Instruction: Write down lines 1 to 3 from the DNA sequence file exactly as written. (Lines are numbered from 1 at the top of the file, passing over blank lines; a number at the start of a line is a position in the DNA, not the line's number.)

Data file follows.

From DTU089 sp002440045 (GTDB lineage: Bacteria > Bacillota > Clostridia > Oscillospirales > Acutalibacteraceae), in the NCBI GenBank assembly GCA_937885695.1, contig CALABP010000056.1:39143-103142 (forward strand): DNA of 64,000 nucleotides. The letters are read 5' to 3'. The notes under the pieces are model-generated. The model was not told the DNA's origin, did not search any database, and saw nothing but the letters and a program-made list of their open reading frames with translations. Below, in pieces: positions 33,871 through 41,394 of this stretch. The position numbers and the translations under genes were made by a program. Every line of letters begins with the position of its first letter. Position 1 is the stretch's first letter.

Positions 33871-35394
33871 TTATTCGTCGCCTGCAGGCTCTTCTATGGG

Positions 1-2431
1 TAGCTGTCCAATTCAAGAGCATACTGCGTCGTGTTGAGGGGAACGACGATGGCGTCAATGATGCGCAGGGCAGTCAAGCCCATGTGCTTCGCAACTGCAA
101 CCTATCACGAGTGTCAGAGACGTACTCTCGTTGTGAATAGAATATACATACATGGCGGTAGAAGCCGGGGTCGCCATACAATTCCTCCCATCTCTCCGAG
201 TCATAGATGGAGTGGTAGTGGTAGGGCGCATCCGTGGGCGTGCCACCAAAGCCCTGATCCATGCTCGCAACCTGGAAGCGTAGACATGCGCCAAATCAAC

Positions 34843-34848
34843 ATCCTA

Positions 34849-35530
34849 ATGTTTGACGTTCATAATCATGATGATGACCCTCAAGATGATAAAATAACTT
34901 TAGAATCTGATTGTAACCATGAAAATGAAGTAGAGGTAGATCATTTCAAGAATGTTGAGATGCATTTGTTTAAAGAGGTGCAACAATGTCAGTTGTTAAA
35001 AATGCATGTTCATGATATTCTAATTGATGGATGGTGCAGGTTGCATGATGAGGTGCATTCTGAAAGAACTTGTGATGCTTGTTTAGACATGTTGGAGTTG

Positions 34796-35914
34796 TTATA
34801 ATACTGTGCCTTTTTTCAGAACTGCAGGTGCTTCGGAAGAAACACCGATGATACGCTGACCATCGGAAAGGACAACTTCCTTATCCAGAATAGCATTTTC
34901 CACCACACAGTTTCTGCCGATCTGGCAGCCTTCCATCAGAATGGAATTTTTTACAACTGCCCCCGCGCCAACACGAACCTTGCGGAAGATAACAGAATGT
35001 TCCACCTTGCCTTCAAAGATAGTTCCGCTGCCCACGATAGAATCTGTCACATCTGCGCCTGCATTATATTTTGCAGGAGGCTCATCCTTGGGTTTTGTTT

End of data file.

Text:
From DTU089 sp002440045 (GTDB lineage: Bacteria > Bacillota > Clostridia > Oscillospirales > Acutalibacteraceae), in the NCBI GenBank assembly GCA_937885695.1, contig CALABP010000056.1:39143-103142 (forward strand): DNA of 64,000 nucleotides. The letters are read 5' to 3'. The notes under the pieces are model-generated. The model was not told the DNA's origin, did not search any database, and saw nothing but the letters and a program-made list of their open reading frames with translations. Below, in pieces: positions 33,871 through 41,394 of this stretch. The position numbers and the translations under genes were made by a program. Every line of letters begins with the position of its first letter. Position 1 is the stretch's first letter.

Positions 33871-35394
33871 TTATTCGTCGCCTGCAGGCTCTTCTATGGG